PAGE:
How – and Why – the CBI's Reputation Fell to Where It Is Now

An excerpt from 'Rethinking Good Governance: Holding to Account India’s Public Institutions'.

In October 2017, Rakesh Asthana, a Gujarat-cadre police officer, was appointed to the number two position in the organisation [Central Bureau of Investigation] by a panel headed by the central vigilance commissioner. During the selection process itself, Alok Verma, the director, raised doubts about the integrity of the officer as he was being probed for his role in a case against a Gujarat-based company. However, Verma was prevailed upon to appoint Asthana. This appointment was subsequently questioned in court by an NGO. The court decided not to interfere. Verma was not convinced of Asthana’s suitability for the assignment and hence did not repose trust in his deputy.

Asthana did not take kindly to this, and cast aspersions on Verma for thwarting investigations in important cases. He reported this to the CVC, who sought details from the CBI about Verma. But these details were not forwarded by the CBI, which claimed that this was an attempt by Asthana to intimidate officers investigating those cases.

Vinod Rai
Rethinking Good Governance: Holding to Account India’s Public Institutions
Rupa Publications, 2019

This led to multiple allegations being levelled by these functionaries against each other and the matter escalated to the level of the cabinet secretary. The allegations against Verma were that he had accepted a consideration of `20 million while investigating one Satish Sana, a Hyderabad-based businessman, in a case involving meat exporter Moin Qureshi, who is being probed for tax evasion and money laundering.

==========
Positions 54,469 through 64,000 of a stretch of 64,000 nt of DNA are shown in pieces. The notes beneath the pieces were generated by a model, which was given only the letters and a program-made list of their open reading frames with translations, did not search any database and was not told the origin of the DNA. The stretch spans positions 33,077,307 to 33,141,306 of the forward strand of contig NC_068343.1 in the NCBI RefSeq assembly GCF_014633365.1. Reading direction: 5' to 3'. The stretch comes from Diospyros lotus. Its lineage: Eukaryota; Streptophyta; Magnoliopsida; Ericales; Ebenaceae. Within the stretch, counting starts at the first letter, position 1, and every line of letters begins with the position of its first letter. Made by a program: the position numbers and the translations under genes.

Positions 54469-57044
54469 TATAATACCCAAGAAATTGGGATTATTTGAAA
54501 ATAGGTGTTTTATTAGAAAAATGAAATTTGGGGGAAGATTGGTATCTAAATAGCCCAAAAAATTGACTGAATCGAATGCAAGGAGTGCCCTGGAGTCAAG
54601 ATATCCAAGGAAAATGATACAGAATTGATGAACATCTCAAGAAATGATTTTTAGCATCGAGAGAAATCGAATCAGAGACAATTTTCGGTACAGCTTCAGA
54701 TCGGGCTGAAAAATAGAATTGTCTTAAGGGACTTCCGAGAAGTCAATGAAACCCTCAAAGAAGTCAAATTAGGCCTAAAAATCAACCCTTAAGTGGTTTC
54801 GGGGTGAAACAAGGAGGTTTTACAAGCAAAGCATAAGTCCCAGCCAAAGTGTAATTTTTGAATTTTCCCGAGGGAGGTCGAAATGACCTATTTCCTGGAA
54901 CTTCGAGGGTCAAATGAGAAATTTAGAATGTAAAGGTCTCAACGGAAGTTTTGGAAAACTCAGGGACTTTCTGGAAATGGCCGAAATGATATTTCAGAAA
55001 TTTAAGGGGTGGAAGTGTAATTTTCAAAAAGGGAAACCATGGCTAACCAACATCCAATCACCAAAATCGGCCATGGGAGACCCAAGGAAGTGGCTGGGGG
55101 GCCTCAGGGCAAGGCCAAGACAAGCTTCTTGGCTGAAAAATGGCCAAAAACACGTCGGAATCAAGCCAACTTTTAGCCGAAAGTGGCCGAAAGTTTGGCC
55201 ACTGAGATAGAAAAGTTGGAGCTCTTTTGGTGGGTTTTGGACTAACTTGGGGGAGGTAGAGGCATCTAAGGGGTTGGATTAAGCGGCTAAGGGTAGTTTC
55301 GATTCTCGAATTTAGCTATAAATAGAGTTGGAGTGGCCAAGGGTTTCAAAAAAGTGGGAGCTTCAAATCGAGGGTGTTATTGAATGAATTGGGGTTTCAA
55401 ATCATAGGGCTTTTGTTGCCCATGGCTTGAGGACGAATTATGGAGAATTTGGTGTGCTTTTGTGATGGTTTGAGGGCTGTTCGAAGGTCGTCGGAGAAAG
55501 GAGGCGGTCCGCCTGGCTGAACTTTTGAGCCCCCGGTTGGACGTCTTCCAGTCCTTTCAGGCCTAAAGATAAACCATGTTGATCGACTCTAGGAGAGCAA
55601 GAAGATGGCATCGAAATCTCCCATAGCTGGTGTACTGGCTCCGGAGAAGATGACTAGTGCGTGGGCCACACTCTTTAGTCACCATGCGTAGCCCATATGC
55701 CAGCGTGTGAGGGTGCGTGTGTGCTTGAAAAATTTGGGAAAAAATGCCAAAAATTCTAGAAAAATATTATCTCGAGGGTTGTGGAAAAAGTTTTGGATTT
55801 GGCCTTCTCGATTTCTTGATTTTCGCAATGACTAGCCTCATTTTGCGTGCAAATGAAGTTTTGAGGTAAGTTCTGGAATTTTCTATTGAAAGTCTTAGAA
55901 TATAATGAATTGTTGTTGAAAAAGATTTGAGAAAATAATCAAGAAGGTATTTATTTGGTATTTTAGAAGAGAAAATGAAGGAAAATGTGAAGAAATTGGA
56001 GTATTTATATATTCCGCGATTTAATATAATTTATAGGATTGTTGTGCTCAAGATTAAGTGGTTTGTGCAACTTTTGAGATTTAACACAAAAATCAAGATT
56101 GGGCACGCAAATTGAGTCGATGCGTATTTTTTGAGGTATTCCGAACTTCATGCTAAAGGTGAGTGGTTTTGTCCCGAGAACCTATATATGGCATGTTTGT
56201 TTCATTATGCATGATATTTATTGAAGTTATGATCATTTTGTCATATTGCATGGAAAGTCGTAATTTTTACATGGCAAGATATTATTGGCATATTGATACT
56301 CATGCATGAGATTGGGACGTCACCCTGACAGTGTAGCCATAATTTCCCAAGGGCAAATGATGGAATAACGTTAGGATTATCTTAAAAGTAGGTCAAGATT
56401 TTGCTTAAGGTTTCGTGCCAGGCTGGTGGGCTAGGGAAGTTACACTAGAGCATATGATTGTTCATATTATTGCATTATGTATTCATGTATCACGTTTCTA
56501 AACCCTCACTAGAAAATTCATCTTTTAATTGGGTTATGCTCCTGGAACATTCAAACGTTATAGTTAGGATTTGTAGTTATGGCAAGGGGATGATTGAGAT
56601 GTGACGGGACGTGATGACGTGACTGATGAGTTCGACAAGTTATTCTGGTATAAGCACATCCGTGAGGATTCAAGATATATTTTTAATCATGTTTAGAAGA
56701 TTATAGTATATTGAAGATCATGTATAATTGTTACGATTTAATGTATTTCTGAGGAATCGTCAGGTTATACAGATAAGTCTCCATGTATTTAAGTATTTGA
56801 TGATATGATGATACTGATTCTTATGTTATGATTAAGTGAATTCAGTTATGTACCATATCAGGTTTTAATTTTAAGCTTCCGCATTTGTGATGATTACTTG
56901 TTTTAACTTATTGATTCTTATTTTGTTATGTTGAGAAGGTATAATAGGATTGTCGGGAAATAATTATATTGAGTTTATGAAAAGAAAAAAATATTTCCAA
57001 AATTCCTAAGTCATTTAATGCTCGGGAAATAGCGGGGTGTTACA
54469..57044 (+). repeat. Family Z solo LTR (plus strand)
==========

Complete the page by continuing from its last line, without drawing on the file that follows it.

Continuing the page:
Asthana further alleged that Verma had even scuttled the attempt to arrest Sana and that Verma had removed him (Asthana) from the team probing high-profile cases, including that against former Finance Minister P. Chidambaram. The CBI soon filed an FIR against Asthana and consequently a deputy superintendent of police (DSP), who was working with him, was arrested. In the complaint leading to the FIR, the allegation was that Asthana had extorted money from Sana.

Soon, both officials approached courts to safeguard themselves against coercive steps. At this point, the government intervened and sent both officers on leave while divesting them of their powers. It is also believed that their offices were sealed and searched.

The CBI director has a fixed tenure of two years, as mandated by the Supreme Court in the Vineet Narain case of 1997. He can be removed only by the committee that appoints him. It has been contended that sending the director on leave is tantamount to flouting the directions of the Court in the Vineet Narain case. Verma contested his removal on this ground in the Supreme Court. The Court asked the CVC to investigate the allegations against Verma. The investigation was supervised by a retired Supreme Court judge.